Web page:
​Novemeber 12, 1977: Dutch Morial Makes History In New Orleans

0 Posted by - November 14, 2016 - Black First, BLACK MEN, BLACK POLITICS, LATEST POSTS, Looking Black On Today, Missing From Textbooks, POLITICS, THE 70’S

Ernest “Dutch” Morial became the 1st African American mayor of New Orleans by defeating City Councilman Joseph V. DiRosa by a vote of 90,500 to 84,300. 

Morial won with 95% of the black vote and 20% of the white vote, which came mainly from middle and upper class Uptown precincts. He won this election without the support of major local black political organizations, like SOUL and COUP. 

During most of the election campaign, Morial was viewed by most commentators as a spoiler candidate with little chance of victory. The two established ‘serious candidates’ — Nat Kiefer and Toni Morrison (liberal son of former mayor DeLesseps S. “Chep” Morrison) — came in third and fourth respectively.

Ernest Nathan Morial (known as Dutch) was a U.S. political figure and a leading civil rights advocate. He was the 1st black mayor of New Orleans, serving from 1978 to 1986. He was the father of Marc Morial, a subsequent New Orleans mayor.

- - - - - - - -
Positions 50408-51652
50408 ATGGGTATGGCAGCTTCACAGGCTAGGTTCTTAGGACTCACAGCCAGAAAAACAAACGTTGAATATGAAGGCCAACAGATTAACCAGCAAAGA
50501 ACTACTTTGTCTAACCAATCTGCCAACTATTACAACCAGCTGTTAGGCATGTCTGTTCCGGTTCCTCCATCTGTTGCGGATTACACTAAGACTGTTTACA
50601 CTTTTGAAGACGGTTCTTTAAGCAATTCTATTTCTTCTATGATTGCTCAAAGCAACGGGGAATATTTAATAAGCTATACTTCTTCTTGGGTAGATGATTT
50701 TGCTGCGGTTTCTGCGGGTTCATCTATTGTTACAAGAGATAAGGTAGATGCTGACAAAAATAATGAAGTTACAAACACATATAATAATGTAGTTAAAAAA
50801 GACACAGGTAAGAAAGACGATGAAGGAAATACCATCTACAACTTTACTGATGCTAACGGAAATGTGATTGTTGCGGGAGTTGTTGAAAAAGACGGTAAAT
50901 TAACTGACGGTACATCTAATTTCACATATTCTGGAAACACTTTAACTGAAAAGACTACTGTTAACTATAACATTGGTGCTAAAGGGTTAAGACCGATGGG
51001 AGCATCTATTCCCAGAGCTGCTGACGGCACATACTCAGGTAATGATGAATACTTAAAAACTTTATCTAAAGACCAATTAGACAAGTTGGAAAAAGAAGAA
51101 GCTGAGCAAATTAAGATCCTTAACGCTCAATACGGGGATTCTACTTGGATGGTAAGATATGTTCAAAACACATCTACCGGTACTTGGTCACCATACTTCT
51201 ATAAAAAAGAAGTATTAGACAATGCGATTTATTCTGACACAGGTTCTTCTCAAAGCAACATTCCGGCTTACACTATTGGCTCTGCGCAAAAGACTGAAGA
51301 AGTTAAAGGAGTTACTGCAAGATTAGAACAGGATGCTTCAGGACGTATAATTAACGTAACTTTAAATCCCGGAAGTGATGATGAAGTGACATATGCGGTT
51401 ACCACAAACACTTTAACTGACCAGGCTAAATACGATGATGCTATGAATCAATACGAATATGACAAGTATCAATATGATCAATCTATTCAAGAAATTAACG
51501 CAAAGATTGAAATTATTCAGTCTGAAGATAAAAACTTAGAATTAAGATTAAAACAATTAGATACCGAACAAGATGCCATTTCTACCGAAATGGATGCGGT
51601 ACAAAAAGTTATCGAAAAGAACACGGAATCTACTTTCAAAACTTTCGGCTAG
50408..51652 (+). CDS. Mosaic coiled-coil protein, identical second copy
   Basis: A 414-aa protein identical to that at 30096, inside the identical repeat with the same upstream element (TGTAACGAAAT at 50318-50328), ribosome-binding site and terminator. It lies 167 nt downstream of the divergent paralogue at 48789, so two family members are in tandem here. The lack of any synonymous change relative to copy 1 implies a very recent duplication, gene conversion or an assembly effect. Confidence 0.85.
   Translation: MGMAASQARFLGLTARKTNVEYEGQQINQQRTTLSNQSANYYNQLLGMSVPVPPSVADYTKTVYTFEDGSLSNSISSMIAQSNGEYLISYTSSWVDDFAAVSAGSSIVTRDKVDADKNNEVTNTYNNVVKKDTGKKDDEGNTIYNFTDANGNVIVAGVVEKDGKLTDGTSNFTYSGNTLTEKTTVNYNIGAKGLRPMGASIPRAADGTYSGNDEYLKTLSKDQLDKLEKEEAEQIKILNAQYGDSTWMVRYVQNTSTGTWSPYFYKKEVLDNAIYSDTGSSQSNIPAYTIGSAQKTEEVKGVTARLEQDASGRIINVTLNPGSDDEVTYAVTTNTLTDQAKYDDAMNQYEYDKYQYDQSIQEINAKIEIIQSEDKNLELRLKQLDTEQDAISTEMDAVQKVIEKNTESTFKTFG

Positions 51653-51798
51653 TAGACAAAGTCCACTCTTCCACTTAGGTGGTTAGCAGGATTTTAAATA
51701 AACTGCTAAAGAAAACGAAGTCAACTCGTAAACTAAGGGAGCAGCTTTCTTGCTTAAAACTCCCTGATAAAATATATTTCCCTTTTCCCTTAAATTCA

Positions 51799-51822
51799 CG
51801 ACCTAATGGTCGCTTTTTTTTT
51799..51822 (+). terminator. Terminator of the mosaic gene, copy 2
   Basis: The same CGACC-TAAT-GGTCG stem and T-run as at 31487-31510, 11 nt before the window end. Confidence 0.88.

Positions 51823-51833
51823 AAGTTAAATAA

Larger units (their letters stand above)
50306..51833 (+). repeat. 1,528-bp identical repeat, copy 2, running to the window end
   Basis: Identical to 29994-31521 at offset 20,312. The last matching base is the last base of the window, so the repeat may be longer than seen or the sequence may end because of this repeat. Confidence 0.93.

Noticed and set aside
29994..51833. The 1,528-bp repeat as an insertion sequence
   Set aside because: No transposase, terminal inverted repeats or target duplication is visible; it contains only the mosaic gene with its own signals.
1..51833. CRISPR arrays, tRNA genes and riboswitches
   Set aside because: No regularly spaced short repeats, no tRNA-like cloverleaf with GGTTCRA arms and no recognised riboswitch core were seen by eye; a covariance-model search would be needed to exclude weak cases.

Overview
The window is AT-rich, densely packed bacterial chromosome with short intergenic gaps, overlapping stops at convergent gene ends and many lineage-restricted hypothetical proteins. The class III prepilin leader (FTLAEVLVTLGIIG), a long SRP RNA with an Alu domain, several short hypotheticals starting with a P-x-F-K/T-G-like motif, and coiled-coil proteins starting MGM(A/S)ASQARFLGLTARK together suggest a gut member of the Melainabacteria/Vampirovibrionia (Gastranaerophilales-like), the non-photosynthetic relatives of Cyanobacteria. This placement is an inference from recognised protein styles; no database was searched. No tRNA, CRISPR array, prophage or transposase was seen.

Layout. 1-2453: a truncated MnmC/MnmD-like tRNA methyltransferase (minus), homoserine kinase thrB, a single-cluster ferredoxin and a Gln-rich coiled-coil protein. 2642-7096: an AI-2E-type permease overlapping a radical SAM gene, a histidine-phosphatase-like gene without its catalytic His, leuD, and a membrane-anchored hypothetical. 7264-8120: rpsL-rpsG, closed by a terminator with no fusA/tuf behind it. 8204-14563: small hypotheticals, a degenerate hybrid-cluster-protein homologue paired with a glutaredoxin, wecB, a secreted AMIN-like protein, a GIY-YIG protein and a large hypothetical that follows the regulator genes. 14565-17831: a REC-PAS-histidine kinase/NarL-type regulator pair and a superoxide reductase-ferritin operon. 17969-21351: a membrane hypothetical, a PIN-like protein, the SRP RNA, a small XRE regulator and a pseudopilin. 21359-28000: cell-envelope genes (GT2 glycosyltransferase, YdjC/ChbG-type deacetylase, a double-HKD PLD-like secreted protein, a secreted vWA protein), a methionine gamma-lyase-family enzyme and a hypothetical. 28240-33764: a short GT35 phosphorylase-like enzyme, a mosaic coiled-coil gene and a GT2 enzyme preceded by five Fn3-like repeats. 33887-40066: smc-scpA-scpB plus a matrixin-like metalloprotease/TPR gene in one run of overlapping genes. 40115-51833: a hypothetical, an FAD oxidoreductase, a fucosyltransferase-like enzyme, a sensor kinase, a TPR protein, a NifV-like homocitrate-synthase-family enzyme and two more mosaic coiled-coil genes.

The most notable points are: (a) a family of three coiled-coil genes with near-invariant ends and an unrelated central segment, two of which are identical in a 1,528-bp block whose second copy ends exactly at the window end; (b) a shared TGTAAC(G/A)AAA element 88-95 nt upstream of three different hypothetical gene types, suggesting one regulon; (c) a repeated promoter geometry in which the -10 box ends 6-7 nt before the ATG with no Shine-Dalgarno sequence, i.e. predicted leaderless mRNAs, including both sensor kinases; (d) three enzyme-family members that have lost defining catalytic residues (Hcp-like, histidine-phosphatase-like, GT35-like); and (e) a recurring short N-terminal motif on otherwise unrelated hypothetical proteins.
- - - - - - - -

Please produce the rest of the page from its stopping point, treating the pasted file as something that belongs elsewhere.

Read more about Morial’s life & legacy at: Daily Black History Facts

1 Comment

  • Fredrick Williams November 14, 2016 - 9:03 am Reply

    Enlighten to the highest! Was not aware of this major feat and significant achievement of people in the political arena at such a critical time. I graduated high school in 76 and 78 I was trying to figure things out in my personal life along with my struggles, it’s so encouraging to know just down the highway Black Then our people were getting it down!

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